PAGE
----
I noticed this story on TechCrunch about how cross-posted tweets were removed from Facebook, along with the conversations that formed around them.
Facebook users are complaining the company has removed the cross-posted tweets they had published to their profiles as Facebook updates. The posts’ removal took place following the recent API change that prevented Twitter users from continuing to automatically publish their tweets to Facebook. According to the affected parties, both the Facebook posts themselves, as well as the conversation around those posts that had taken place directly on Facebook, are now gone. Reached for comment, Facebook says it’s aware of the issue and is looking into it.
Here’s what happened, according to a source close to Twitter.: Twitter had initially asked Facebook for more time to see if there was a way for users to continue joint posting to both social networks, but Facebook said no.
As a result, the Twitter app for the Facebook platform was essentially made useless earlier this month once Facebook officially removed the ability to cross-post. With the app’s sole function eliminated, Twitter decided to delete it from the Facebook platform, having no reason to think that doing so would remove old tweets that were cross-posted. It’s not clear whether Facebook knew this would happen, either.
Those tweets have apparently since been restored to Facebook, so the harm was short-lived. At the same time, this incident serves as an important reminder that you rarely have effective control over your content on platforms like Facebook and Twitter.
It’s affected people’s ability to publish to their Facebook News Feeds automatically using external services (although you can still publish automatically to your Facebook Page). That said, this just reinforces the importance of having your own space on the Web where you have considerably more control over your content.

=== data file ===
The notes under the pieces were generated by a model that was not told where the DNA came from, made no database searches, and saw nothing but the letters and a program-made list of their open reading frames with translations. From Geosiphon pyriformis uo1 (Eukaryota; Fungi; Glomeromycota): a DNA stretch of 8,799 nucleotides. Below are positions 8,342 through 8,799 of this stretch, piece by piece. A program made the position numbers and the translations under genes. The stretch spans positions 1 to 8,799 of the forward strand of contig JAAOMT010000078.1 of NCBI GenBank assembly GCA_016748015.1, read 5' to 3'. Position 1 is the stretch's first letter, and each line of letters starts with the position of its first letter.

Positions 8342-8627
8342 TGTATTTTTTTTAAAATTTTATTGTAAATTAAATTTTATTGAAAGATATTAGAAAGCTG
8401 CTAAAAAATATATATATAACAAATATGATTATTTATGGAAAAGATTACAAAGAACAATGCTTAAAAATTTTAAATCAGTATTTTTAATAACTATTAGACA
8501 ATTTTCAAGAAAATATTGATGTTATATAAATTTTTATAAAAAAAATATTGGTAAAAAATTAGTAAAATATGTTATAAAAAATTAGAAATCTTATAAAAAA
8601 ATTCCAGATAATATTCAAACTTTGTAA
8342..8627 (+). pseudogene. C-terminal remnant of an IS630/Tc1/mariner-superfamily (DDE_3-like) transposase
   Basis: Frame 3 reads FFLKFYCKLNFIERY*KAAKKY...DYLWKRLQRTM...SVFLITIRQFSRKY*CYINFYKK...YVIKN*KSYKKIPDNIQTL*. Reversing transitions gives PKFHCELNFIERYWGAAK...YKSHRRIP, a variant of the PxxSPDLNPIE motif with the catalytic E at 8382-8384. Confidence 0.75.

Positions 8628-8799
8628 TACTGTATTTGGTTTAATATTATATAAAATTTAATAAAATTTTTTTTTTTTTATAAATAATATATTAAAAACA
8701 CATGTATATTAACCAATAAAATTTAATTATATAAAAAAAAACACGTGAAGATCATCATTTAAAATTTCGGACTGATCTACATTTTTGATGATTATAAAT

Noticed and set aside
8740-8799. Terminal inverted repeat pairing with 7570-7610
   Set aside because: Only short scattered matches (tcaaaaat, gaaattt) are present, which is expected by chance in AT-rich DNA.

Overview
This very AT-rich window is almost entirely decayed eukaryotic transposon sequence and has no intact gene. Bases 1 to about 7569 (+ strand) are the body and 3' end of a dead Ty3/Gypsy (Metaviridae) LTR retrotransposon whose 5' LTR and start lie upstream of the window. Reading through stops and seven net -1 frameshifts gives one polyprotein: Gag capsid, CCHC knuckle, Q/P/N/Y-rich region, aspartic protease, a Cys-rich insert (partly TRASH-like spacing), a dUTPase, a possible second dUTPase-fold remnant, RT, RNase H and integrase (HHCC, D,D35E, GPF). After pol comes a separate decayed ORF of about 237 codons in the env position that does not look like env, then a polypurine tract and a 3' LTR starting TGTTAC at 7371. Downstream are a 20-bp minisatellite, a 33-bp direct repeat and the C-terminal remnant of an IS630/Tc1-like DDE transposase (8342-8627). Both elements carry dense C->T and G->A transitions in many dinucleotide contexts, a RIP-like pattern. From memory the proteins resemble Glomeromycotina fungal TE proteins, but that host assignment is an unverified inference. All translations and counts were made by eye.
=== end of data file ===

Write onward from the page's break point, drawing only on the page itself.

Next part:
I think my writing career reached a milestone today. I was described as “Bon Jovi for Medium” because of my modest following there. I’m not quite sure what to do with that description (do I really seem that old?) but since I was a huge fan of the rock band when I was (much) younger, I’ll go with that.
One of the things I remember about Bon Jovi when my passion for the band was at its height was listening to the “New Jersey” album repeatedly on my Walkman. I’m pretty sure I had a tape (if I remember correctly, CDs only came out a few years later). I think I received the tape as a birthday gift and I have this memory of me listening to the album in the back of my parents’ car on a trip to some holiday destination. They are good memories for the most part.
Rock back then (and it wasn’t all that long ago) had a much more authentic feel to it. Maybe it was because the way we listened to music was more analogue than digital. It was all about tapes and radio and if you were going on a trip you had to plan your media consumption pretty carefully because there was only so much space for your tapes and books in your bags.